The most incredible people
People are magical all over the world, but the 7,120,666 individuals who make up the population of Serbia deserve special mention. You simply won’t find a more energetic and engaging nation of people, men and women who are as academically sharpened as they are willing to destroy their brain cells with late nights and debauchery. They are Europe’s funniest, friendliest and most hospitable people.
Every nation is reliant on its capital to a certain degree, and Serbia is no different. Belgrade is front and centre of everything that makes the nation incredible. This is Europe’s most invigorating city, a town of immense history that isn’t going to open itself up for you and make things easy. Belgrade demands your attention and no small amount of work, and once its claws are in you’ll struggle to leave.
Europe’s most majestic monasteries
Belgrade is a city of high intensity, but the energy of the big city is gorgeously balanced against some of Europe’s most arresting monasteries. The Serbian Orthodox Church has played a keen role in the history of the nation, and as such these spiritual complexes are well looked after in the modern age. Studenica, Krušedol and Žiča are three of the best, while Mileševa is home to a fresco that became the first image sent into space.
A complex and confusing history
Okay, so ‘complex’ and ‘confusing’ are words rarely used when trying to convince someone of the greatness of something, but hear us out. Serbia’s geographical position means it has spent its existence on the border between the ideological West and East. Empires fought many battles here as the Serbs did their best to keep their heads above the water. All of European history can be referenced here, from medieval conflicts to 20th century squabbles. Serbia has it all.
Beguiling forests, enchanting mountains and sparkling rivers might not jump to mind when one thinks of Serbia, but that only means the surprise will be even more of a shock. Serbia is a nature lover’s paradise, to say the least. The Uvac Canyon is every bit as preposterous as if it had been designed by an excitable child, while the national parks of Tara and Fruška Gora are as remarkable as they are varied.
The Balkans have long been touted as a carnivorous utopia, and it all comes together in Serbia. The grilled meats left over from centuries of Ottoman rule have been dragged under the Serbia umbrella with the addition of all manner of quirks, although the other national dishes are so toothsome that you can get your fill without touching the ćevapi and pljeskavica. Vegetarians shouldn’t worry either, as Serbia is at the forefront of the herbivore revolution in the region,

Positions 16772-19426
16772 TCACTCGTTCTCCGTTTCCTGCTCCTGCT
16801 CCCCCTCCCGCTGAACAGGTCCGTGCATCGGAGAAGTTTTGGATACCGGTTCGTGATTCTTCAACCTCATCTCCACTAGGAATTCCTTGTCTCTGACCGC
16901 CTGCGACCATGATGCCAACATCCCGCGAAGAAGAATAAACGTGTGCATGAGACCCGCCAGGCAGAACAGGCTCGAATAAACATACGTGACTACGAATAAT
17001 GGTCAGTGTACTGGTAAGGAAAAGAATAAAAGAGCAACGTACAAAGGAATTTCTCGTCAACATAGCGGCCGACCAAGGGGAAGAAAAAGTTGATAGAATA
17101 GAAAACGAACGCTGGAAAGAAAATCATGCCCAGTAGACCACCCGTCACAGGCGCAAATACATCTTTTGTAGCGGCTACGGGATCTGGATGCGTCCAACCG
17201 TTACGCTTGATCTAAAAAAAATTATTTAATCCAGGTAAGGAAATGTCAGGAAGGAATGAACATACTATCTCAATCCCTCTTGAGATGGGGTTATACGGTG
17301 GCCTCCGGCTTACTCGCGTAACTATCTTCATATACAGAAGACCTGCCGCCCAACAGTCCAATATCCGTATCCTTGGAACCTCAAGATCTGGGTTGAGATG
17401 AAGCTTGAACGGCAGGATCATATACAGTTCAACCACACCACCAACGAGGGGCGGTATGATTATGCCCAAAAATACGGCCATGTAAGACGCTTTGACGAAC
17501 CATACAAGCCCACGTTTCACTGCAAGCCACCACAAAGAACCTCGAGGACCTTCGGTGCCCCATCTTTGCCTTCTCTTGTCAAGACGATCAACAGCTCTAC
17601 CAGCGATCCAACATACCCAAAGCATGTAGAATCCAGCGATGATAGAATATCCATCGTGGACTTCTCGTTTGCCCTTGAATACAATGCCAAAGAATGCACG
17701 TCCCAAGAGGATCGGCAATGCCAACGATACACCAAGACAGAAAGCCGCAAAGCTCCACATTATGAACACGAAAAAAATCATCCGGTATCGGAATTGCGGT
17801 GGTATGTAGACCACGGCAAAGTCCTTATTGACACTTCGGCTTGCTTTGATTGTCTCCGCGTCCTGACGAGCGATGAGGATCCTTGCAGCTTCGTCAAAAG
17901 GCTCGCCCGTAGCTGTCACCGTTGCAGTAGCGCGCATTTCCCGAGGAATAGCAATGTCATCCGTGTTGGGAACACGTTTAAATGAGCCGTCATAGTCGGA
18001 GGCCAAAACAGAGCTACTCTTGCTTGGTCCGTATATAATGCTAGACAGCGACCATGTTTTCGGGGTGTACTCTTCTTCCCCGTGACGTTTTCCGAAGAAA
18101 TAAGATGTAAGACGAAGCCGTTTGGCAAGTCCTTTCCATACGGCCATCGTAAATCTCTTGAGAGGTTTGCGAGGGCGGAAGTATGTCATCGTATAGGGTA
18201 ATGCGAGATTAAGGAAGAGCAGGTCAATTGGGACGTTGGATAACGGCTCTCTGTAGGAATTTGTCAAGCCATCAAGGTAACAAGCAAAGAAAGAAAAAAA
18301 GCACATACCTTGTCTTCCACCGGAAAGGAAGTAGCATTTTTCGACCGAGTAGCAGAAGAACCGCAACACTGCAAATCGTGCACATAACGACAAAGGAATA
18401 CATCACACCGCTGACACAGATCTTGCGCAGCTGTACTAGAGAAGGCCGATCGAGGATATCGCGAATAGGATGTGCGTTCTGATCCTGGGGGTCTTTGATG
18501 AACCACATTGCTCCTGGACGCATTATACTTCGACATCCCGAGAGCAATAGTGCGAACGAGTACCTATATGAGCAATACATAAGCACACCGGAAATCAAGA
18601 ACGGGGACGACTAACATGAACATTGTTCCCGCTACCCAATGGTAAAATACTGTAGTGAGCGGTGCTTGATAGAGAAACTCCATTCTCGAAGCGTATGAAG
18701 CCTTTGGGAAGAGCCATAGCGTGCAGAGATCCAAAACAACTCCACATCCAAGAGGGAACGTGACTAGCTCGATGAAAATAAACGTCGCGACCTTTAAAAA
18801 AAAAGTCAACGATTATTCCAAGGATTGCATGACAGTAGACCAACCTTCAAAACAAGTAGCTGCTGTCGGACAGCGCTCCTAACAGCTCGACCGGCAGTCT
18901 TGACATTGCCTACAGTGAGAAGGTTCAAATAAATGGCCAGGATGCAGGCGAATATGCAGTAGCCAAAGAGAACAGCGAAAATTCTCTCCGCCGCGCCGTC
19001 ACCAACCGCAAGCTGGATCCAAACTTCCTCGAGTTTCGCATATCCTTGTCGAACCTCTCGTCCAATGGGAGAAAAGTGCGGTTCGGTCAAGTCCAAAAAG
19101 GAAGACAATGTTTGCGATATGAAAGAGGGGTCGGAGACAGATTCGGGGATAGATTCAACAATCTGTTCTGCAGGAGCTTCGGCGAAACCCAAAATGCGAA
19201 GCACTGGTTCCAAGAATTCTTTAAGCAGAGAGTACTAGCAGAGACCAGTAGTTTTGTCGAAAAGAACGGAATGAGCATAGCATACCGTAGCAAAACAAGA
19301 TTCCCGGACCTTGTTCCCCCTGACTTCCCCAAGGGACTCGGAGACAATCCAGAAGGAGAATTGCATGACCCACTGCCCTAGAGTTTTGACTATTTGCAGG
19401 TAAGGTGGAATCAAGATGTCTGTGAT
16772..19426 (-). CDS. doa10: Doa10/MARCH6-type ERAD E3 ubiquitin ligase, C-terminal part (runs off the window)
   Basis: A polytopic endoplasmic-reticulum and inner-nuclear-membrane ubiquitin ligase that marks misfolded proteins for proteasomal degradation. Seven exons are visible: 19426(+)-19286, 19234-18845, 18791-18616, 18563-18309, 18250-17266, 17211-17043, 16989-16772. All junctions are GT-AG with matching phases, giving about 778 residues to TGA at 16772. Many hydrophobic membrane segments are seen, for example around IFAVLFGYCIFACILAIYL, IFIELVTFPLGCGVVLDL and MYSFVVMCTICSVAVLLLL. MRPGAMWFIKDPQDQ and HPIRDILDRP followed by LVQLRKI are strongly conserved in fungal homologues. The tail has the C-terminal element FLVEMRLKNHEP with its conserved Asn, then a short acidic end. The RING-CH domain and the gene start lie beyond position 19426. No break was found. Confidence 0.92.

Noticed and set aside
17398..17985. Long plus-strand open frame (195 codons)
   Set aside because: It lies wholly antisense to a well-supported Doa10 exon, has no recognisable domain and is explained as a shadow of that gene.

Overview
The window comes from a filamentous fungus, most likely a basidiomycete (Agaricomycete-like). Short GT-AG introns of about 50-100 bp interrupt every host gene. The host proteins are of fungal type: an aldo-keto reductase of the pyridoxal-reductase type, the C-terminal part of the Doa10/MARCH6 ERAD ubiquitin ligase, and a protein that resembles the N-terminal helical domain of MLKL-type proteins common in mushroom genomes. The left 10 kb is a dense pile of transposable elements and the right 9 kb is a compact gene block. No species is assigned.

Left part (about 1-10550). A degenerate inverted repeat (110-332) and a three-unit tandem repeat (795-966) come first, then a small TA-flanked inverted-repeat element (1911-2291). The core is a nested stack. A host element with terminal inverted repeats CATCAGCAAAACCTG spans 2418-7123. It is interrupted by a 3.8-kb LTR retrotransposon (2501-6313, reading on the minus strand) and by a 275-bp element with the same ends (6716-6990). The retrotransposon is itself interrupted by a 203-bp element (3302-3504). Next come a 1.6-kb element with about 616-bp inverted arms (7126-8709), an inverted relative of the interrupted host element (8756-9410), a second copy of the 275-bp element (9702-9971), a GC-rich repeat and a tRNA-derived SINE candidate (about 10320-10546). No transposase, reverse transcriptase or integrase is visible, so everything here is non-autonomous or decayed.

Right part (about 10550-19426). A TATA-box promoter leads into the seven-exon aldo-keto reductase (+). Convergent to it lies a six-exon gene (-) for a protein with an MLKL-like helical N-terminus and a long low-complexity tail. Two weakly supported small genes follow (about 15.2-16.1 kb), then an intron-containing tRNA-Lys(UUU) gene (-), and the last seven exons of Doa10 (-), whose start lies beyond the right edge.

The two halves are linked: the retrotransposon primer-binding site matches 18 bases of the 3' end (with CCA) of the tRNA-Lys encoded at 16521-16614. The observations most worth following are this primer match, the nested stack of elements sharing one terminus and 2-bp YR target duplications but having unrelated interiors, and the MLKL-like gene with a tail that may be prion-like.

Room to spare
Many nations on the Balkans like to talk about being undiscovered, but it is difficult to walk down the streets of Kotor, Mostar, Split and the rest without questioning how some define the word. On the other hand, Serbia remains relatively quiet by modern tourist standards. Belgrade and Novi Sad get plenty of attention, but visitors to stunning towns like Sremski Karlovci, Užice and Zrenjanin can be forgiven for thinking they are the only foreigners in town.
Easy on the wallet
The idea of choosing a holiday destination based on cost is a little frustrating, but those intending to cover a lot of ground will obviously be looking to get the most out of their chosen currency. Serbia is a modern state with plenty to see and do, incredible food and no small amount of fun, all of which will leave you with change to spare. It remains one of Europe’s most affordable destinations, free of the vulture-like price hikes seen in neighbouring states.
A unique experience
That has to be at the top of every traveller’s wish list, right? Anyone can visit a major destination and tick off the major sites surrounded by tourists. Want something unique? Serbia awaits. Tourism is undoubtedly less developed here, and as such you can guarantee that your experience will be more about quirks in between sights as opposed to impressive art or museum collections.
Serbia is about momentary interactions with locals in and out of the restaurants and cafes, about confusing experiences on public transport, and about the thrill of the unknown. You owe it to yourself to visit.